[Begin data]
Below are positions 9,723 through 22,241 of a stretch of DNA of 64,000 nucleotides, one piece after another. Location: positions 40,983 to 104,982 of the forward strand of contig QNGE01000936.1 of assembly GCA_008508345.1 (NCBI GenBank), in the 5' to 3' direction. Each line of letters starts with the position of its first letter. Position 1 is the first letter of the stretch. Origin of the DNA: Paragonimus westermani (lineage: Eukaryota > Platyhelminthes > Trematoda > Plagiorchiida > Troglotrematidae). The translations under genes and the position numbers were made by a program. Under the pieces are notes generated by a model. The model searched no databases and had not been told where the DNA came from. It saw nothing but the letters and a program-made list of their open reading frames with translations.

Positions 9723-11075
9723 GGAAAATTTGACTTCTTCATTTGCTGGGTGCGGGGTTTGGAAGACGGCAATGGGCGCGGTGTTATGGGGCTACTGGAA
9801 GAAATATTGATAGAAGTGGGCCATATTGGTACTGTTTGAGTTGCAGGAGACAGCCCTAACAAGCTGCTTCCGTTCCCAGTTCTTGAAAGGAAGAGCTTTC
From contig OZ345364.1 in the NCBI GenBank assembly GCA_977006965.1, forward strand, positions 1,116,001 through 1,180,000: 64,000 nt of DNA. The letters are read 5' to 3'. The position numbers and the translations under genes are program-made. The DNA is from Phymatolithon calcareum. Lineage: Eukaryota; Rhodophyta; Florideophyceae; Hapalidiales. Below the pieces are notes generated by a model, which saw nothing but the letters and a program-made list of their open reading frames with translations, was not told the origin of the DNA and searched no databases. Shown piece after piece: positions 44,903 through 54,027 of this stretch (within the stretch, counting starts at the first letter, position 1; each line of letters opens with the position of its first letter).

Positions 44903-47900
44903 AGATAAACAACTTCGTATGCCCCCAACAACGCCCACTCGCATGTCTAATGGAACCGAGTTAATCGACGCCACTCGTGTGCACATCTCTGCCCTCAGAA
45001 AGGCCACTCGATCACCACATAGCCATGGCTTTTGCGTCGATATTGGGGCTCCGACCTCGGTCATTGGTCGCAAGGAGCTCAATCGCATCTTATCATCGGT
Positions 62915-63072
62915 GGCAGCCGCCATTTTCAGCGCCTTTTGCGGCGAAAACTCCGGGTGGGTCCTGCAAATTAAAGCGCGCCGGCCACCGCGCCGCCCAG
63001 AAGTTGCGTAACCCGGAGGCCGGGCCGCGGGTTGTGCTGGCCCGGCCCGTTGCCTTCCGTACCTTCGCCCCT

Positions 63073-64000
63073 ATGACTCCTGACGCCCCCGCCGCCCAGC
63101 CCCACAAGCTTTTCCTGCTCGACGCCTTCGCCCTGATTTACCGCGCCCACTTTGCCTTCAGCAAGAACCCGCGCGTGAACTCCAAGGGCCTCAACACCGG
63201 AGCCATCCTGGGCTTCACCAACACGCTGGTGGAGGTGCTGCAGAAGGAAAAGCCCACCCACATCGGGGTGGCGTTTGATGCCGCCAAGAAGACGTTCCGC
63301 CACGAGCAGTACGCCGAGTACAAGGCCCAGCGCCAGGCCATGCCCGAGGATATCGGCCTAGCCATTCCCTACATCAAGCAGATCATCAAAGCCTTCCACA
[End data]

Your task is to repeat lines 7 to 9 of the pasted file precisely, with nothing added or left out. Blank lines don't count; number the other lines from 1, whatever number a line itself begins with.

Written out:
44903 AGATAAACAACTTCGTATGCCCCCAACAACGCCCACTCGCATGTCTAATGGAACCGAGTTAATCGACGCCACTCGTGTGCACATCTCTGCCCTCAGAA
45001 AGGCCACTCGATCACCACATAGCCATGGCTTTTGCGTCGATATTGGGGCTCCGACCTCGGTCATTGGTCGCAAGGAGCTCAATCGCATCTTATCATCGGT
Positions 62915-63072